In all of the reporting that has taken place surrounding Hurricane Katrina and the aftermath, no one can argue that this was a horrible event for our nation to face. However, what did surprise, and infuriate most people was the governments response (or lack thereof) to those who needed help most. People died in Mississippi and Louisiana while troops with trailers, food, and water sat stationed in Alabama, waiting for the word to move in. Lives were swept away, and homes were destroyed.
Hurricane Katrina was one of the worst natural disasters in our nations history for one very main reason: our government failed to do what it promised to do. It failed to protect us. The very basic role of a democratic system of government is to provide for the people what they can not feasibly provied for themselves (military, equal representation, equal distribution of money, cheap education, etc, etc.). In this particular case, the governement was supposed to provide:
1.) protection from a natural disaster and
2.) aid and relief to affected people in a timely fashion after a natural disaster.
The first issue is probably the most dominant reason why New Orleans was hit so hard by Katrina. Estimates dating back 20+ years stated that the levy system in New Orleans, in there then current state, would not survive a direct hit from a category 3 hurricane. The Army Corps of Engineers (responsible for keeping the “Mighty Mississipp” out of N.O.) knew about these problems the entire time. When the documents expressing this concern first surface in the late 1970’s, the estimated time and cost of repairs was roughly 10+ years and $20 million, respectively. In the interim between the surfaceing of that report and the landfall of Hurricane Katrina, the levy system in New Orleans withstood a number of hurricanes, some more powerful than others, but all taking their individually small, yet collectively meaningful, tolls on the levis of N.O. Also, during this interim, more documents and concernes were brough to the attention of the Army Corps of Engineers, the Governer’s Office of Louisianna, and ulitmately the House Representatives and Senators of Louisianna. Somewhere along the line, the ball was dropped. Somewhere, someone’s inaction caused thousands of lives and billions of dollars to be lost, all because someone didn’t want to spend 10 years and $20 million.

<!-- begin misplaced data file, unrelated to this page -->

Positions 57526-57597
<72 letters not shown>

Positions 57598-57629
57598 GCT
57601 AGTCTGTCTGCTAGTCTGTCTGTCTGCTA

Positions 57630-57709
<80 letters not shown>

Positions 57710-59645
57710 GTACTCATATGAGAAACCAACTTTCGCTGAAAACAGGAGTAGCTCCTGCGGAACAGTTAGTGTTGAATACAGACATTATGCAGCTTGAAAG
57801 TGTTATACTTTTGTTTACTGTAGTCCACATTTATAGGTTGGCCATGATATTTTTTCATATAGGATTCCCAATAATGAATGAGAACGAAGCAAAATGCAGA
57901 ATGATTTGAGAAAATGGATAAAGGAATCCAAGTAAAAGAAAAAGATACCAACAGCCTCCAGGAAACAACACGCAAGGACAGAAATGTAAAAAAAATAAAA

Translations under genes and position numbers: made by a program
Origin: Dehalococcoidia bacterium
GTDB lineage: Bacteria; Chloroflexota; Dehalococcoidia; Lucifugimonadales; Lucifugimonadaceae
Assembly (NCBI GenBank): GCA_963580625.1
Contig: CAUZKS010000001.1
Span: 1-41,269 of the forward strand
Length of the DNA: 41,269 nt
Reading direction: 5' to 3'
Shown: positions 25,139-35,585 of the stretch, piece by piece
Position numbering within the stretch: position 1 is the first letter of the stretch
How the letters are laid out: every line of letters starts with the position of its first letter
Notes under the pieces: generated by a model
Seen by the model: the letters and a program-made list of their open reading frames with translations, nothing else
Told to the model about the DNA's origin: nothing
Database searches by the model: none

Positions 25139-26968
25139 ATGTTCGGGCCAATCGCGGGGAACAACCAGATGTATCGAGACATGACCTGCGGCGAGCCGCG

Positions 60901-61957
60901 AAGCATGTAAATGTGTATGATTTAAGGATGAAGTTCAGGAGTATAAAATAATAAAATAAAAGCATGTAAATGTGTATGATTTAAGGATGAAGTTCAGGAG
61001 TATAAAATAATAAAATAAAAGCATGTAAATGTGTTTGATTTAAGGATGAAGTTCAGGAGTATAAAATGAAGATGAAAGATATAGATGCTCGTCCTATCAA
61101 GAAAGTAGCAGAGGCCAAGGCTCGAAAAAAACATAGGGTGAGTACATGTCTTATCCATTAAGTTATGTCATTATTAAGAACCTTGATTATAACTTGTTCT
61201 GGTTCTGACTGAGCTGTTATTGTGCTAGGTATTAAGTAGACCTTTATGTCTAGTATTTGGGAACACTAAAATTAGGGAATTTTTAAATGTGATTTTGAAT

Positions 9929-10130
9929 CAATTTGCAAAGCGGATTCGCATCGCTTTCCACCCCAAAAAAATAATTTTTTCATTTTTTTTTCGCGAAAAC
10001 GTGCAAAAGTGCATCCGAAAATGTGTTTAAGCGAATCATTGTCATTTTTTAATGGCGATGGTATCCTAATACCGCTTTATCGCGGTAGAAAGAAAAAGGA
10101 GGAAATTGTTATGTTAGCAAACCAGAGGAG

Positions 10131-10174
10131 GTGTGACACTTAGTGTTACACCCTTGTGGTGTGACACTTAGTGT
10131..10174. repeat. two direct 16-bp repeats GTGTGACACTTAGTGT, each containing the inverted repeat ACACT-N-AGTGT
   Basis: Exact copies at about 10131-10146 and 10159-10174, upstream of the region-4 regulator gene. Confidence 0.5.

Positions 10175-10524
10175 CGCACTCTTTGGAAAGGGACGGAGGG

The second issue is the government’s lack of respones after the fact. We all can recall some news coverage of bodies floating in the streets, whole families camped out on rooftops, and houses washed off their very foundations. In the aftermath of Katrina, it was the government’s inaction that caused most of the deaths associated with Katrina. After hearing different accounts of who said what to whom, and who didn’t act, I will point no fingers at any one person. I will, however, say that the people of Mississippi and Louisianna were both failed horribly by those elected to serve and protect. Even the police in New Orleans let their people down, loosing well over half their numbers after the storm passed.
So let us not forget the events of one year ago, and how our lives and land will forever be scarred by Katrina; but also, let us not forget how we were utterly forgotten about in the aftermath. When it comes time to vote this November, let us not forget about those who forgot about us.